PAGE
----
While the liquidity crisis appears to be behind us and the public healthcare emergency hopefully nears its peak, the economic fallout has just begun. The past three weeks have seen ~17 million in new unemployment claims. The St. Louis Federal Reserve President James Bullard predicted on March 22 the unemployment rate may hit 30% and annualized GDP may drop 50%. While such extreme forecasts were undoubtedly offered with the hope of getting Congress to pass legislation, they underscore the severity of the situation.
Economic activity will undoubtedly bounce after a sharp detraction in the second quarter, but it is anyone’s guess how much damage will have been done in the meantime. Large companies may appear stable by tapping credit lines and furloughing workers, but we do not yet know the state of their customers nor how fast they will bring their workers back. New federal lending programs may be enough to save many small companies, but we do not know how effective they will be. When social distancing ends, will people be comfortable returning to pre-virus behaviors right away? How many visitors will Disney allow, and how many people will be comfortable going? When sports resumes, how many people will be allowed to attend, and how many will want to?
Compared to the 2007-2009 recession, there are many positives to weigh against the doom and gloom. Congress acted far more quickly and decisively than in 2008. The Federal Reserve and US Treasury aggressively intervened, supporting a potpourri of asset classes and financial service companies, effectively removing the risk of a banking crises in the near term. US Treasury interest rates will presumably stay low for the foreseeable future, supporting both equity and bond valuations once normalcy returns. The considerable resources of the US healthcare industry and intellectual horsepower of entrepreneurs give everyone hope. Still, this is a medical crisis, requires a medical solution, and all the actions by the Fed and Congress cannot change that fact.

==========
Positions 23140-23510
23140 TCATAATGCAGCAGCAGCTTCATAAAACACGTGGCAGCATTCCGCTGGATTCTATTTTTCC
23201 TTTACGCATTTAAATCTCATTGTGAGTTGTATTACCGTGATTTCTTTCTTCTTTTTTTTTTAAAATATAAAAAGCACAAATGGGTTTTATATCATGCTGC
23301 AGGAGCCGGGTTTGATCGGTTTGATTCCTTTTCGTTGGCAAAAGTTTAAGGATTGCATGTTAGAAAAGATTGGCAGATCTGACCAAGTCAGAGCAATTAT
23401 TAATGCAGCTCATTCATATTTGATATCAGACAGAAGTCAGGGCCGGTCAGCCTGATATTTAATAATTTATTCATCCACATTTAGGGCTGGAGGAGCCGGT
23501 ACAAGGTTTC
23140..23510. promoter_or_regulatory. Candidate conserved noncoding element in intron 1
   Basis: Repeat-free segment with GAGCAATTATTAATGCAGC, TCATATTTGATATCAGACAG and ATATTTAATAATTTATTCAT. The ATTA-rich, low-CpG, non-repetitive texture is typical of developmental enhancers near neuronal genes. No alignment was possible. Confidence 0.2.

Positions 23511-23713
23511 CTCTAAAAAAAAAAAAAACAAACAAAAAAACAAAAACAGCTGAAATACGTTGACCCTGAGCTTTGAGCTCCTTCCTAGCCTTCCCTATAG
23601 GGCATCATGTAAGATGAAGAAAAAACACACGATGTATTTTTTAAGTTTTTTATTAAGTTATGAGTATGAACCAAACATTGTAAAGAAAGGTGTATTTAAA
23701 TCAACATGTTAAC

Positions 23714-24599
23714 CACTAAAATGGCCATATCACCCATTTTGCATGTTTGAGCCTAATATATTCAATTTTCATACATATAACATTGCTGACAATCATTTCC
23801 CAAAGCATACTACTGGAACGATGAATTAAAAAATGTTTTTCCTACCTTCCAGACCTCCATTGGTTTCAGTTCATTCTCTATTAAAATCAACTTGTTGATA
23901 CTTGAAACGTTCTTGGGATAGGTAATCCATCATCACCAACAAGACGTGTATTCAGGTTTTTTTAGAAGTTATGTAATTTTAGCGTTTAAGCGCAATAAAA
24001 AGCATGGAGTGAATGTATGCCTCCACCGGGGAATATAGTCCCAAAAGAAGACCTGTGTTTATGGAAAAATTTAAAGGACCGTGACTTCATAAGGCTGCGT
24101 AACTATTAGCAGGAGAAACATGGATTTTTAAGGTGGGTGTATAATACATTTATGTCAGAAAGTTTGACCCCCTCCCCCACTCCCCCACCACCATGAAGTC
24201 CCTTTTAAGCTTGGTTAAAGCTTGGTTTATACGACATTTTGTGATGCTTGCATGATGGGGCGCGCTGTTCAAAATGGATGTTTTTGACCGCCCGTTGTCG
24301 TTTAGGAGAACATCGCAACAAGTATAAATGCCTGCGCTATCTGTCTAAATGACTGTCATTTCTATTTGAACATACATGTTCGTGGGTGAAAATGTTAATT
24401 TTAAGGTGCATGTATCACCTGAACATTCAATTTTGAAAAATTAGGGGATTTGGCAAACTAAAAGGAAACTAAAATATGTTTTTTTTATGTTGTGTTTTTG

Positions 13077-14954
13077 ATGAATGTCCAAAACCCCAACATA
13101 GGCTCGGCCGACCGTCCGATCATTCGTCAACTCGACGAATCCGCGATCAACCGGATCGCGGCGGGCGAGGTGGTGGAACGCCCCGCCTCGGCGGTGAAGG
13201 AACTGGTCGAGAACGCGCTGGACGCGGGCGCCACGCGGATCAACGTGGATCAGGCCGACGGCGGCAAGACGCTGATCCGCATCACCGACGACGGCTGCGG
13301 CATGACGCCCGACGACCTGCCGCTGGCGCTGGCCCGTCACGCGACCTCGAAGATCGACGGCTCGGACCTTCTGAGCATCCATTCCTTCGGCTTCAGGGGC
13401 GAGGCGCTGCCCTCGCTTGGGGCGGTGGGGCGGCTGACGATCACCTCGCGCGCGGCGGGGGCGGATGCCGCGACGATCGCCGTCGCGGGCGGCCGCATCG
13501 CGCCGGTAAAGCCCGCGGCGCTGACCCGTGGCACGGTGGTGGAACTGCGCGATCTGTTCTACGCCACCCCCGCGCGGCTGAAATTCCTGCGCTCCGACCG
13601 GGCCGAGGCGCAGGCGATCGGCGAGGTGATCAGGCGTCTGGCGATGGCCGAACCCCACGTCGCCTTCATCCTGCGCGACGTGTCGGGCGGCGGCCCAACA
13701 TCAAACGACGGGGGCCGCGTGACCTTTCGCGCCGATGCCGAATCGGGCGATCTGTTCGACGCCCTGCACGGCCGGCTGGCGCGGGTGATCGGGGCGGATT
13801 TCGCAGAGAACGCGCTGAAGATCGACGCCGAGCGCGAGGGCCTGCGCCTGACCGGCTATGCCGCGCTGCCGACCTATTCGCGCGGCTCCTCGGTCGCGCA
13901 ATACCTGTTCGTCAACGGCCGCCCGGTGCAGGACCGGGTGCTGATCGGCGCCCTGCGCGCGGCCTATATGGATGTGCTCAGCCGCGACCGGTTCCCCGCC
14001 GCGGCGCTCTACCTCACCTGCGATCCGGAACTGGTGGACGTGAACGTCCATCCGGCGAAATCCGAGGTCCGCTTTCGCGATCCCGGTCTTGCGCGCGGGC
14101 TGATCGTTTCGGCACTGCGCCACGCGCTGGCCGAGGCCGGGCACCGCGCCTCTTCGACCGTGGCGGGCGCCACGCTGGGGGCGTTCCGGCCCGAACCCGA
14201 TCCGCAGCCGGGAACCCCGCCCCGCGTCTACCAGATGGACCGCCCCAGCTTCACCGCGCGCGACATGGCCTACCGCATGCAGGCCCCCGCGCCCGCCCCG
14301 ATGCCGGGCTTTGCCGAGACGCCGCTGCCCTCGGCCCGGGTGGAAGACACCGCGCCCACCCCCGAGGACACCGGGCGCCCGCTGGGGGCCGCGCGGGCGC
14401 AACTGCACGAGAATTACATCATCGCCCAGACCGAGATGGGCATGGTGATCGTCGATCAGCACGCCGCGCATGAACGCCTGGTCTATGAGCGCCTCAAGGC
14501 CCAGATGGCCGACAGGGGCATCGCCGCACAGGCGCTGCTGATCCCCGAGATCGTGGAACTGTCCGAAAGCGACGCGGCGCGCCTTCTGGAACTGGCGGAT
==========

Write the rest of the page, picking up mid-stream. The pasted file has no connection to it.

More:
Sharp market rallies often occur during bear markets. It is possible March 23 marked the low in the market. There is too much uncertainty for anyone to have confidence that we have seen the low for this cycle. We believe volatility will remain very high and, in this environment, we would rather err on the side of caution. Seemingly unlimited support from both Congress and the Federal Reserve gives comfort the current order will remain intact, but no one knows what the financial, economic, political, and institutional costs will be, nor how they will affect future valuations. Corporate earnings and cash flow, key determinants of valuation, are completely unknown for countless companies and cannot be known for some time. The rally in stocks from the bottom feels good, but may not be on solid ground given the high level of “known unknowns” on the other side of the virus’ peak.
Having said all of this, we still are confident in the long-term outlook for stocks. This, too, shall pass, and we do not believe we need to make further changes to current portfolios. We have adequate non-stock holdings for clients as appropriate for each individual. Our investment team has been dually focused on how our investment plans and asset allocations should be optimized for what is unquestionably a new investment climate, while also speaking with our managers to see how they are analyzing their holdings given this new reality.
Our best wishes for good health and better days ahead! Happy Holidays!
The Portfolio Strategy Group